Steve Frost | Front-End Engineer

Grasping Declarative Programming

April 16, 2017


Over the past two weeks I’ve been learning React to add to my skill set as a developer and have come to adopt a motto that encompasses every day I am programming – React or otherwise.

Research is what I’m doing when I don’t know what I’m doing. - Wernher Von Braun, German rocket scientist

What could be more true about the act of programming? I spend as much time, if not more, learning than I do building at this point. That is one of the perks of the profession, continuous learning. In that spirit, I recently came across a term that is emphasized in React that I had to read into to truly understand what it meant – Declarative Programming.

Defining Declarative Programming

When I approach new terms, I like to grasp the English meaning first then move onto the programming tech metaphors & implementation. So what do we mean when we say declarative and what is it’s counterpart?

Declarative: makes a statement or argument about what is, was, or will be the case.

Imperative: gives advice, instructions, or expresses a request or command.

In pseudo-code, this can be represented by the age-old ‘make a sandwich’ metaphor.

<!-- Declarative -->
1. Can you make me a peanut butter and jelly sandwich?

<!-- Imperative -->
1. Go to the kitchen
2. Open the cabinet by grasping and pulling toward yourself
3. Grab toaster and move to counter
4. etc, etc

Another Way to Look At It

The definition made sense to me, but what provided a breakthrough was a line from Tyler McGinnis’ article on Imperative vs Declarative. In his article, Tyler notes that another way to look at declarative programming is to see it as an abstraction of imperative programming. Even though in declarative programming we’re only telling the code what to do rather than how, that how is still being executed at some point by the language but it is hidden from us or abstracted away.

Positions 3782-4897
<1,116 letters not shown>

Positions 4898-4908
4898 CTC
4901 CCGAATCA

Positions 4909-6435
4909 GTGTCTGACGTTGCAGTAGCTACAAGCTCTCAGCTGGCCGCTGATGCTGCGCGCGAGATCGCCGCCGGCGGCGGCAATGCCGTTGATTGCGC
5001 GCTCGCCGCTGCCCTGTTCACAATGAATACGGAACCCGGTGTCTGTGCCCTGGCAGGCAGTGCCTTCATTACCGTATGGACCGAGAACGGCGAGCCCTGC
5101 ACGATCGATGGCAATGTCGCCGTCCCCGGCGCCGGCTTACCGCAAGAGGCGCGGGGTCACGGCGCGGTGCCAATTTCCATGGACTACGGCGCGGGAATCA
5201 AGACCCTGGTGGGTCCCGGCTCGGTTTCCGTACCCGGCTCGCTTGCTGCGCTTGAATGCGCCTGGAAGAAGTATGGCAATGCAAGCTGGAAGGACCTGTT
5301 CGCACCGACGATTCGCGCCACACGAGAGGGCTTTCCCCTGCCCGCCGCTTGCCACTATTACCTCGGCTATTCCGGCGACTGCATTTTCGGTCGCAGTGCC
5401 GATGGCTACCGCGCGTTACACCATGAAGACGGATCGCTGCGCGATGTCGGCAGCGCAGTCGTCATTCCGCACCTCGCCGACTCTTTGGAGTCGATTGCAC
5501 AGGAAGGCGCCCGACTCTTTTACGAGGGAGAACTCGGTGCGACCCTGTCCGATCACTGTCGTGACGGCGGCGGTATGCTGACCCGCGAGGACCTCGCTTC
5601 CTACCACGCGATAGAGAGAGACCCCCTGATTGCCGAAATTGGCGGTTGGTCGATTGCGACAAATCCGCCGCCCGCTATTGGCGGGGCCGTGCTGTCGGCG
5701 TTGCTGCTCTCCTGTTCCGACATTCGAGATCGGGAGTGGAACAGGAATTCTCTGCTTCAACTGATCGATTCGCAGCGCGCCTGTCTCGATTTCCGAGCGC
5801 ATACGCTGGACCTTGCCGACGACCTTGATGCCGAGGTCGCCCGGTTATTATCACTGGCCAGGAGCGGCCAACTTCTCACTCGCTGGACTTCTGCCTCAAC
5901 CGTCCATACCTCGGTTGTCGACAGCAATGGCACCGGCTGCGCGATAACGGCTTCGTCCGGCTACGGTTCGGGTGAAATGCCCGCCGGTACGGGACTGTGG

What Uses Declarative Programming?

This is somewhat of a loaded, tricky question. Some languages use explicitly imperative styles, some declarative, and some are a mix. Take Javascript for example. We can iterate over a collection and imperatively tell each element what to do and return the collection or we can abstract the idea of returning the collection to more advanced functions like map.

Declarative Trends

As it stands right now, most modern Javascript frameworks including React operate in this declarative programming fashion. We tell React what we want to be in our component and the framework abstracts away all of the how. This allows us to focus more on the UI than we could previously and leave the dirty work to React. It is important to note here that even though this is abstracted away, we should still understand how React is doing these things on a basic level so that we can debug when needed.

As I continue to learn React, I think this knowledge will be necessary to develop a thorough understanding of why React is crafted the way it is. Judging by the popularity of Javascript & Javascript frameworks, I am guessing it is a style that we’ll be seeing often.

Steve Frost

Written by Steve Frost who lives in Minneapolis using technology to make an impact in the community and our environment.

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